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Posts Tagged ‘Small Business Applications’

Diary of a Tech Start-Up: Funding…Dance with the Devil or Not

Monday, November 2nd, 2009

One of the ongoing debates going on with our tech start-up is whether to seek outside investment or not.  The first point that is often made by one of us is that it is too early to be thinking about it.  Heck, we just launched the beta version of this site and are now getting our first customers…isn’t it a bit presumptive to think about asking for $$ from a stranger? 

This scenario reminds me of a scene in the greatest movie of all time — Waiting for Guffman.  Corky St. Clair is charged with directing a play about Blaine, Missourri’s history.  Corky approaches the City Council and states that the ONLY thing he needs to throw the play is “one hundred thousand dollars”.  When informed that the City’s annual budget is $100k and that includes swimming, Corky responds “there won’t be swimming in my play.”  How does this tie into our discussion for asking for outside investment?  Well, maybe it doesn’t but it’s a great movie.  No, my point is that we before we seek out investment, we need to clearly establish a need for our services and that we have a competent management team that will know what to do with the money if/when we do get it.  We can’t go in all Corky St. Clair, not having a clue as to what is a reasonable amount of investment and establish what we are going to do with the money will have a strong likelihood of showing a return on investment.  See Corky asking for money

Now comes a more pressing question.  Assuming the time is right (and we don’t ask for the entire City Council’s budget), do we seek out investment at all?  As Raj pointed out in an earlier post, there are now a lot of tools that exist that make starting and running a business very inexpensive.  To date, we’ve been self-funding KikScore and we’re pretty good at stretching a dollar.  While it would be great to have a swank office and have the ability to throw an awesome holiday party with a DJ, it may not be worth the equity and control we’d have to give up (it really depends on how good the DJ is).  We’re not alone in our thinking.  According to a recent posting on www.rockyradar.com84% of Inc’s Fastest Growing 500 companies never received venture capital (though many did likely get angel financing). 

Several of us on the KikScore team have been part of venture-backed companies previously.  Some of us had good experiences, some of us did not.  So, as we continue to grow our customer base and improve upon our core product, the debate within KikScore will rage — do we continue to self-fund or do we seek professional investment.  We’ll keep you updated (and we’d love to hear your thoughts about it).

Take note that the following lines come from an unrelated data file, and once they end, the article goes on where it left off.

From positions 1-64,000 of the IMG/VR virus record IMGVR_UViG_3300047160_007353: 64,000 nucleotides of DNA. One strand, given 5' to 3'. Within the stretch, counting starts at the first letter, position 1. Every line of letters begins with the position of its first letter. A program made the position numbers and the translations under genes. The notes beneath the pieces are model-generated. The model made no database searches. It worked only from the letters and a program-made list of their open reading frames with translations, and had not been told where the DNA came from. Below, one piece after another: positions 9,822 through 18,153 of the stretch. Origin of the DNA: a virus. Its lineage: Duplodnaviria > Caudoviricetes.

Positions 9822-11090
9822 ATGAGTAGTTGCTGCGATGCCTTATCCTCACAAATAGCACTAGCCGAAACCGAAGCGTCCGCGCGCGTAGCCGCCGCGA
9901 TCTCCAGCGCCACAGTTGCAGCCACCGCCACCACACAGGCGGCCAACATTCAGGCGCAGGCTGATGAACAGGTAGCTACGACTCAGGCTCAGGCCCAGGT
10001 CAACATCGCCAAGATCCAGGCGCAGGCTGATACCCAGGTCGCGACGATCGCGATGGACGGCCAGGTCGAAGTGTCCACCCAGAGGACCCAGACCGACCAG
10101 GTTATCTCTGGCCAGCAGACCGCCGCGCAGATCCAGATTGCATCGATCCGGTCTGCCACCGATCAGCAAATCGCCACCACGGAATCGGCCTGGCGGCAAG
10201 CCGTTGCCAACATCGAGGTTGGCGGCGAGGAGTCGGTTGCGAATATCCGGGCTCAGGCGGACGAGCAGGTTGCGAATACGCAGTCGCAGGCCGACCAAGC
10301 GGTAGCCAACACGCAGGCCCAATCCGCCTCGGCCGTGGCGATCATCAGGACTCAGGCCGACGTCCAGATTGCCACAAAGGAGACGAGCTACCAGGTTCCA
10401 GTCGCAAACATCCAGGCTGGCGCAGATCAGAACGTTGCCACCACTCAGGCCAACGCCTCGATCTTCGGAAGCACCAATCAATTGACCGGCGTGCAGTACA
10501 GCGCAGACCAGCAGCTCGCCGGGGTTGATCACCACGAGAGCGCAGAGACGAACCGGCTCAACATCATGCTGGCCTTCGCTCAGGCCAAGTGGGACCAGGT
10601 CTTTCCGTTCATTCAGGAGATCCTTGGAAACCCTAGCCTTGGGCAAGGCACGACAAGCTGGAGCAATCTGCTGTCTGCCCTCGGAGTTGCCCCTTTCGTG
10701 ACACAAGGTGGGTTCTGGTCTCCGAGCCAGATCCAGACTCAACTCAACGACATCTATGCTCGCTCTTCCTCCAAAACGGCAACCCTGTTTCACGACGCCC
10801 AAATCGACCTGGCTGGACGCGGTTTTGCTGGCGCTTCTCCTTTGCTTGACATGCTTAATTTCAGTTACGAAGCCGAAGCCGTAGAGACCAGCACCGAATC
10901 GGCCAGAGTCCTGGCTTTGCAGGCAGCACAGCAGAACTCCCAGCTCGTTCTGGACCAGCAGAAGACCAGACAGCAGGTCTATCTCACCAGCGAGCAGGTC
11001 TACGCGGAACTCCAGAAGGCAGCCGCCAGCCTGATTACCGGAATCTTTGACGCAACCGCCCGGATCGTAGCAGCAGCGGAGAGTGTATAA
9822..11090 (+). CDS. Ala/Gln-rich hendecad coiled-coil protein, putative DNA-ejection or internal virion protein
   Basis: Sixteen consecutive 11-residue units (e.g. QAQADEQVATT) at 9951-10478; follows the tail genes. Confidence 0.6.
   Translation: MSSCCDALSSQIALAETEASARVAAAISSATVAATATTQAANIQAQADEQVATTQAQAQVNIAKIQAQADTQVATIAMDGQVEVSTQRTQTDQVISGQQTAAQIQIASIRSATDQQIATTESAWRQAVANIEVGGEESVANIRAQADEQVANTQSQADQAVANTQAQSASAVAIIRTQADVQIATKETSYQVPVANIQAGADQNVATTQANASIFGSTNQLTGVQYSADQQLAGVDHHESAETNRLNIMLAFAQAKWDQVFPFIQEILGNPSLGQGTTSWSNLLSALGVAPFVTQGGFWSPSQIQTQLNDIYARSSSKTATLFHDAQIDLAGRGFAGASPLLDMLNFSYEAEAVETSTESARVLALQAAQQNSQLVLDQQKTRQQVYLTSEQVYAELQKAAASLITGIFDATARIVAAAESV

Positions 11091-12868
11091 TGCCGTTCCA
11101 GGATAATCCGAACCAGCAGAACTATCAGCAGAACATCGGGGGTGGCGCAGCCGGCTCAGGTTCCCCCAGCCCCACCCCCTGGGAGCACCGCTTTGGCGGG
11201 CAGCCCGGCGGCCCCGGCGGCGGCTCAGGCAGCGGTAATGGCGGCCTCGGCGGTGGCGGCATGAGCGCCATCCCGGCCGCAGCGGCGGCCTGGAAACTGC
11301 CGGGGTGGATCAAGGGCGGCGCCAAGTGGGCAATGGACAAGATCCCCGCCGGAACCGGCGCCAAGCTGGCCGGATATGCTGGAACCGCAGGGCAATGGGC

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Posts Tagged ‘Small Business Applications’

2009 Trends in Ecommerce: Open Up That Box of Tools!

Monday, October 26th, 2009

The economy made the last few months a challenge for everyone including online merchants.  The good news for merchants is the growing availability in 2009 of cost-effective tools that can make an online shopper’s experience better.  Every online merchant should consider using these tools to enrich the experience for their customers and also reduce a merchant’s costs.

1. Widgets

    Widgets are everywhere.  Developers around the world have developed small applications that can be installed quickly and for free to nearly any type of website.  Widgetbox and Google Apps and Gadgets are just two of the places where merchants can go to download a host of widgets such as calendars, feedback mechanisms, sales and discount applications and many more.

    2. Outsourcing Applications and Staff

      Merchants now have a number of options to use outsourced staff to support their business and their customers.  Need back-office help or staff to support your customers.  Vendors like MyBusinessAssistant.com offer end-to-end support for merchants for answering customer service calls, providing phone numbers, serving as a virtual assistant to coordinate tasks.  Companies like FreshBooks give small businesses the ability to easily invoice, track expenses and manage the finance operations for the merchant.  These tools allow the merchants too focus on their business and allow them to better support their customers.

      3. Open Source Applications

        The growth of open source applications has only helped small businesses.  SugarCRM is an example of a completely free (they also have higher end paid options) open-source application that gives merchants a fairly sophisticated CRM offering so that they can track, monitor and value customers and leads, among many other things.  There are also end-to-end solutions for customer support applications that are open source that a merchant can buy at a fraction of a cost of an enterprise application.  Soon there will be open-source applications for nearly every part of a small business.  This will only help small businesses and make them more competitive while cutting their costs.

        What tools are you using or have begun using for your merchant?

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